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Tradition; the handing down of statements, beliefs, legends, customs, information, etc., from generation to generation, especially by word of mouth or by practice. Wedding traditions have gone through many generations, some have changed a little, while others have completely stayed the same. The tradition of wearing white didn’t start until Queen Victoria wore a white gown to incorporate some lace she loved and to show her wealth. You see very few people could afford to wear a dress only once, and a white gown would be ruined by the end of the night. The tradition before that time was for brides to wear any color. Since then most brides have stuck with the tradition of wearing white on their wedding day. Here are some more traditions that have stuck around, with a couple new traditions that have started in the past few years.

1. Bridal Portraits

One of the longest-standing Southern wedding traditions is the bridal portrait, which originated in Europe, and the tradition eventually made it’s way across the Atlantic and below the Mason-Dixon line. They have evolved over the years; originally bridals were taken at a photographer’s studio, and featured a stoic, serious bride. But now, brides are going for a more personalized and natural look.

2. Bouquet

Flowers are incorporated into the wedding ceremony as a symbol of fertility. The first bouquets consisted of herbs and later, orange blossoms. The tradition of the bouquet toss started from when Women would try and rip pieces of the bride’s dress and flowers in gain some of her good luck. To escape the women the bride would toss her bouquet and run away. Today the bouquet is tossed to single women with the belief that whoever catches it will be the next to marry.

3. Veil

The bridal veil has long been a symbol of youth, modesty and virginity and was used to ward off evil by disguising the bride.

4. Handkerchief

Early farmers thought that a bride’s wedding day tears brought luck and her tears would bring rain to their crops. Later, it was thought that a bride who cried on her wedding day would never shed another tear about her marriage. Thought the tradition of passing down the wedding handkerchief through family members has remained the same, the reasons why a bride wanted to catch her tears of joy have changed over the years.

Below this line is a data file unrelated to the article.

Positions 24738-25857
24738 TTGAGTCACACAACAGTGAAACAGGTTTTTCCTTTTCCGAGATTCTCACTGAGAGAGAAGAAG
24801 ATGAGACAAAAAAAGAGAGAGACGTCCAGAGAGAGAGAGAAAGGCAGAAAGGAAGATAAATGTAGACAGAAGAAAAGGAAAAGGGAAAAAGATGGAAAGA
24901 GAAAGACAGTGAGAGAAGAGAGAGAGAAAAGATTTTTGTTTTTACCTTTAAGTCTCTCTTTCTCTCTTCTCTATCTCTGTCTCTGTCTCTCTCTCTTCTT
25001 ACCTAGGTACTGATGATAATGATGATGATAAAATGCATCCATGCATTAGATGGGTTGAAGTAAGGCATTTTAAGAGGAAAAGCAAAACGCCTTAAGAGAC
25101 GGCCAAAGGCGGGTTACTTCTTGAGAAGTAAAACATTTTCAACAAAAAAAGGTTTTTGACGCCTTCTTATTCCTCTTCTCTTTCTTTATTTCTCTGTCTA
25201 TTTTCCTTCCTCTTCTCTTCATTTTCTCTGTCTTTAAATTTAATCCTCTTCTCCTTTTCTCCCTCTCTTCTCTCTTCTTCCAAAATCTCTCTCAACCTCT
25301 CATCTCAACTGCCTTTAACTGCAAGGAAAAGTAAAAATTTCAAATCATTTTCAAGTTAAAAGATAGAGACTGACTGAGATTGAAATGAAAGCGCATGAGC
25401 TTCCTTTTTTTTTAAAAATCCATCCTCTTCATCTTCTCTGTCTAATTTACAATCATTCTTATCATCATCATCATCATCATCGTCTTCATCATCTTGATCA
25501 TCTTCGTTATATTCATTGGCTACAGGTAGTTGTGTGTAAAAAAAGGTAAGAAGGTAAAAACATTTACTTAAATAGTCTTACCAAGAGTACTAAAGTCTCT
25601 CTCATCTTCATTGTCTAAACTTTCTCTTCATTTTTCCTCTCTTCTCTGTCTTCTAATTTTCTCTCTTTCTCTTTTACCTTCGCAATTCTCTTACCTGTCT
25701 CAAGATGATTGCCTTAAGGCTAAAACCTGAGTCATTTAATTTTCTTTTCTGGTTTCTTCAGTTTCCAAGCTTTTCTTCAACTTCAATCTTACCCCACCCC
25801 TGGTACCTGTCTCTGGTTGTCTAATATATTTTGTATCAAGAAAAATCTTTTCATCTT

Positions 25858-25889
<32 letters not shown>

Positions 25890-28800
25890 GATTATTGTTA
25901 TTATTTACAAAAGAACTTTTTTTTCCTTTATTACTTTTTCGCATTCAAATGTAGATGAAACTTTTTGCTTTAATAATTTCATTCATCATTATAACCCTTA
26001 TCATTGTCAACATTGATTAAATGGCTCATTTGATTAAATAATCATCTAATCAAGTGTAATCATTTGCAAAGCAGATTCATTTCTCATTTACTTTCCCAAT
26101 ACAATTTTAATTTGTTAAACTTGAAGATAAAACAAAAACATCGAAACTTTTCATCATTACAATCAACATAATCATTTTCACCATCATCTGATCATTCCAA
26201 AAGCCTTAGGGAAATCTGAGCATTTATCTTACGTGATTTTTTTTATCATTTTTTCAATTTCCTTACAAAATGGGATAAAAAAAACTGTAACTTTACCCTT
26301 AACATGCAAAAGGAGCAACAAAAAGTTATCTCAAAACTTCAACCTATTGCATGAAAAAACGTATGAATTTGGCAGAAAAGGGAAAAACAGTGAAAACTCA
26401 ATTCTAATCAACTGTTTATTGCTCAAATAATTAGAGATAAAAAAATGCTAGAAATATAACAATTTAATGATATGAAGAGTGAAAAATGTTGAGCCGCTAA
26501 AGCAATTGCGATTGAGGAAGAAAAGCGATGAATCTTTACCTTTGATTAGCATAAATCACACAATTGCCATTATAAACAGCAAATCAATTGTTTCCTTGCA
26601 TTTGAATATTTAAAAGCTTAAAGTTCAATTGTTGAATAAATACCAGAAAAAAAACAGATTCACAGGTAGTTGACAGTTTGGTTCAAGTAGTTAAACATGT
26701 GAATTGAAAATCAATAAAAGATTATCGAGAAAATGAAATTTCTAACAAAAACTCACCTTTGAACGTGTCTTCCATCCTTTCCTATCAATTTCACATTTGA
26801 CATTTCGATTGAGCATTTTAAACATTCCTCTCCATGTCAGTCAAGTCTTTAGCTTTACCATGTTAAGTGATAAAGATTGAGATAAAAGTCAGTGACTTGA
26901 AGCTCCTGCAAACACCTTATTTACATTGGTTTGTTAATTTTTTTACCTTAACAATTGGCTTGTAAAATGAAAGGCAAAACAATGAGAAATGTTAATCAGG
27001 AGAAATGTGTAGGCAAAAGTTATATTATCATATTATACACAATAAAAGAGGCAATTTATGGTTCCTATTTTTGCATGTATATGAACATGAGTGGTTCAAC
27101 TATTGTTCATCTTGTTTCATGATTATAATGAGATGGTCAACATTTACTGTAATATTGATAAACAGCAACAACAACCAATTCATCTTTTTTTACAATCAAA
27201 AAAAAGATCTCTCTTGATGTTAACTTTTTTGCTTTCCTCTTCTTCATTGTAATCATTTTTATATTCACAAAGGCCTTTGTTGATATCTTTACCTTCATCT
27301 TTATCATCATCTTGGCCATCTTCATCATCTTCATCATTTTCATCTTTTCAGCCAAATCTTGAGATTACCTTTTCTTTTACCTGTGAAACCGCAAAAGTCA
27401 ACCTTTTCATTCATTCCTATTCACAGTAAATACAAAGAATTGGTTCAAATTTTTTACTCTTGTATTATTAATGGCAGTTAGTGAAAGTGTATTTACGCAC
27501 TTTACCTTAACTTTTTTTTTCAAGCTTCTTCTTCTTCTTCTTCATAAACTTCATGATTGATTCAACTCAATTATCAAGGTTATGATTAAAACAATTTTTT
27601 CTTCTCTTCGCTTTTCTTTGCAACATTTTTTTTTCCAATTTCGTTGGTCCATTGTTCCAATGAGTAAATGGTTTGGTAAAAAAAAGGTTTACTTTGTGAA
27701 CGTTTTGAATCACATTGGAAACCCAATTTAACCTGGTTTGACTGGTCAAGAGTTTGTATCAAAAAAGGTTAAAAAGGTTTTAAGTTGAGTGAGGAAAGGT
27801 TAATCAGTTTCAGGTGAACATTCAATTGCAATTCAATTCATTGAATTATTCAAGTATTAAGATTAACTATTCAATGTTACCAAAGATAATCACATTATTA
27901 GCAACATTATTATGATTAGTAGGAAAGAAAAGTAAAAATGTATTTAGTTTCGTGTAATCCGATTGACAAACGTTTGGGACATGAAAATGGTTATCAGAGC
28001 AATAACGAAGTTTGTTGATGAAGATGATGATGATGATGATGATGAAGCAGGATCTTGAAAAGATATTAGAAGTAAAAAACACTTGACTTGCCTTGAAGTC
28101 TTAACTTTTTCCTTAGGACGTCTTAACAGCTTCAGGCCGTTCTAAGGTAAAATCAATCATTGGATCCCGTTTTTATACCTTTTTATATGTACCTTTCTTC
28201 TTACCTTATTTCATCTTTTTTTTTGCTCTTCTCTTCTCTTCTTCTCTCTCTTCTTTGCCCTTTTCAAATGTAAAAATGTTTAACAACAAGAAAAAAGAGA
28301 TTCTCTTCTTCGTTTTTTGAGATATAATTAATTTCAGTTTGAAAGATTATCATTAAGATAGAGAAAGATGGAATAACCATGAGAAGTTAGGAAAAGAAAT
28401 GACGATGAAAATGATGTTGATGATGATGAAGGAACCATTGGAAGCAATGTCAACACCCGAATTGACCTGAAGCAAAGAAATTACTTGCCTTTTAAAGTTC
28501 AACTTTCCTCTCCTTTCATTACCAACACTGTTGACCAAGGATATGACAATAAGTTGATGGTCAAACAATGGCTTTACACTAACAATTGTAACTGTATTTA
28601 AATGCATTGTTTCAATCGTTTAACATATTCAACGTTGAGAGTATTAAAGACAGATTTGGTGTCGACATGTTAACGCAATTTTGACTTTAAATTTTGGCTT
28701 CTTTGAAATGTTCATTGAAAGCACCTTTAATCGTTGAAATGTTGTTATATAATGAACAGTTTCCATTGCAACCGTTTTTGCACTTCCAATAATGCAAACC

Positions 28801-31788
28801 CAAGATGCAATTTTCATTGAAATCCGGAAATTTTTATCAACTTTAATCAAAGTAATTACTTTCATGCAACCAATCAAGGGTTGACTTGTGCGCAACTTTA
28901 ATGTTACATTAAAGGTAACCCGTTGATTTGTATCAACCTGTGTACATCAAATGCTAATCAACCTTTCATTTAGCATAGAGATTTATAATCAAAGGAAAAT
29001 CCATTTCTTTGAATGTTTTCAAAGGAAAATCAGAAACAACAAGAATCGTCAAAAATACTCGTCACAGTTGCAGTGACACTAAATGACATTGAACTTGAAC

5. Letter to each other

The bride and groom will write letters to each other to express their feelings one last time before they exchange their vows. The tradition now is for the photographer to capture this special moment.

6. Bride & Groom Not Seeing Each other before Wedding

During the time when arranged marriages were custom, the betrothed couple wasn’t allowed to see each other before the wedding at all. The wedding symbolized a business deal between two families, but he also feared that if the groom met the bride before the wedding and thought she wasn’t attractive, and he might call off the wedding, casting shame onto the bride and her family. It then became a tradition that the bride and groom would not see other until they met at the alter.

7. First Look

Now couples feel that they will be more relaxed if they see each other for just a few minutes before the ceremony. Of course it helps the process of wedding pictures move along, and allow the bride and groom be able to experience more with their guests.

8. Father-Daughter Dance

Traditionally the Father-Daughter Dance came before the Bride-Groom dance. The father danced with the bride then presented her to the groom to dance to the steps of a new life. It was a way for the bride to share a special time with the two most important men in her life.

9. Wedding Cake

A gorgeous wedding cake is often the centerpiece of a wedding and usually sits in a place of honor. This tradition dates back to Roman and Medieval times, back then a stack of buns was used instead of a cake though.

10. Send off

Pelting newlyweds with uncooked starchy vegetables is a time-honored tradition meant to shower the new couple with prosperity, fertility, and of course, good fortune. Over the years is has varied to a send of after the reception, with sparklers, bubbles, or rose petals send off.